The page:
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Sisi assassination plots: Egypt charges hundreds

Some of those who planned assassination were dismissed police officers who adhere to militant ideology, government says
Egypt's President Abdel Fattah al-Sisi (AFP/file photo)

Egypt will try 292 militant suspects over plots to assassinate President Abdel Fattah al-Sisi and the Saudi crown prince and attacks in the Sinai Peninsula, a prosecution official said on Sunday.

The suspects, including 151 currently in custody, were referred to a military court for alleged membership of the "Sinai State", the local affiliate of the Islamic State (IS) group, which is leading an insurrection in the Sinai.

The suspects were questioned about the accusations against them and 66 confessed during an investigation that lasted more than a year, the official said.

The suspects were involved in 17 operations, including two plots to kill Sisi, one while he was on a pilgrimage to Saudi Arabia and one in Cairo, the official said.

The official gave no further details, but said some of those who planned the assassination attempts were dismissed police officers who adhere to a militant ideology.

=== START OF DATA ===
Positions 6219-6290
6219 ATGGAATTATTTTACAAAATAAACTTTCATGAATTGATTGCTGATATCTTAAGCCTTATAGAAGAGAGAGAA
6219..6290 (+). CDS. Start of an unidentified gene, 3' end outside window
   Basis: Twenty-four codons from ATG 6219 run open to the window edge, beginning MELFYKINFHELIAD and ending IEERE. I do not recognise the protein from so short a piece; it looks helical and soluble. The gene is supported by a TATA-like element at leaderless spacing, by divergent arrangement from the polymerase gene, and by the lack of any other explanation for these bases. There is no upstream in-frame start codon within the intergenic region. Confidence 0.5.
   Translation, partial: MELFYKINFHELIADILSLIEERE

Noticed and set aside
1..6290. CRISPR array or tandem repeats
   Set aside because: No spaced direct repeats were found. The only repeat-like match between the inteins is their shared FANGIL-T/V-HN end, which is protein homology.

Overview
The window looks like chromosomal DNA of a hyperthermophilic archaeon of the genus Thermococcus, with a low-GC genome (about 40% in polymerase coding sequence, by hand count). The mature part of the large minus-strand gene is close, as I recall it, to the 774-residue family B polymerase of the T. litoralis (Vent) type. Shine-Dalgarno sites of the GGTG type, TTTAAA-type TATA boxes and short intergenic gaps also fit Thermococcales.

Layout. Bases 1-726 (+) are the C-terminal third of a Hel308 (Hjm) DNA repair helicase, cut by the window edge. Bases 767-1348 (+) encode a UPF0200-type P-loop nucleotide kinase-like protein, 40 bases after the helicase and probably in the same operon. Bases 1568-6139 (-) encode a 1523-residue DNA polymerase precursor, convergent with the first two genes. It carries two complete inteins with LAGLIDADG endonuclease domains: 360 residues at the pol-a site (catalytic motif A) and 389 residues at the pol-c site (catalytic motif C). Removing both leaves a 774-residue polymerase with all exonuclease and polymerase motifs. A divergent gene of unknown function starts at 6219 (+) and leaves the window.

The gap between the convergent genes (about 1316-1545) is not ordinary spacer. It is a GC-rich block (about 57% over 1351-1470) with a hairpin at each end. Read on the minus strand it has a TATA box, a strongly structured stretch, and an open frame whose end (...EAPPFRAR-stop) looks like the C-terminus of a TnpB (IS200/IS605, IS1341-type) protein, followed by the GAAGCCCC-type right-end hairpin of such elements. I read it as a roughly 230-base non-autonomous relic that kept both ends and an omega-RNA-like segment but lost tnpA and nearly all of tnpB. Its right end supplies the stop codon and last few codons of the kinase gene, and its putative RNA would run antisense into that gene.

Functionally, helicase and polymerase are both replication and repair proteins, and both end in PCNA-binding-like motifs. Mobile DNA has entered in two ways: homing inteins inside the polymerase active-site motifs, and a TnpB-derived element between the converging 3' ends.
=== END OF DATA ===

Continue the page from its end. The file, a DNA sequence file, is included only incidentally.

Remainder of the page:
Authorities said the six former officers involved in the plots were members of a "bearded police officers" group formed in 2012, whose members said they would grow their beards in accordance with their interpretation of Islamic doctrine, the MENA news agency reported.

At the time, the interior ministry blocked this move, saying it violated police and military codes, MENA said. The group members were then sent to the ministry's reserve forces. 

Authorities said these former security officials planned to use their expertise to target the president’s convoy as it moved through Cairo.   

The suspects allegedly also planned to assassinate Saudi Crown Prince Mohammed bin Nayef in the Gulf kingdom and five Egyptian judges.

No further details about the plots were given.

The prosecution also accuses the suspects of attacking army and police checkpoints and bases in the Sinai, and of responsibility for a February 2014 attack on a bus carrying South Korean tourists in the south Sinai tourist resort of Taba that killed three holidaymakers.

The army has been battling a militant insurgency in northern Sinai that escalated after the military overthrew Islamist president Mohamed Morsi in 2013.

Egypt's government says hundreds of police and soldiers have died in the attacks, which have also hit Cairo and the Nile Delta.

Most of the attacks have been claimed by the Egyptian IS affiliate, which also said it bombed a Russian plane over Sinai in October 2015, killing all 224 people on board, most of them Russian tourists.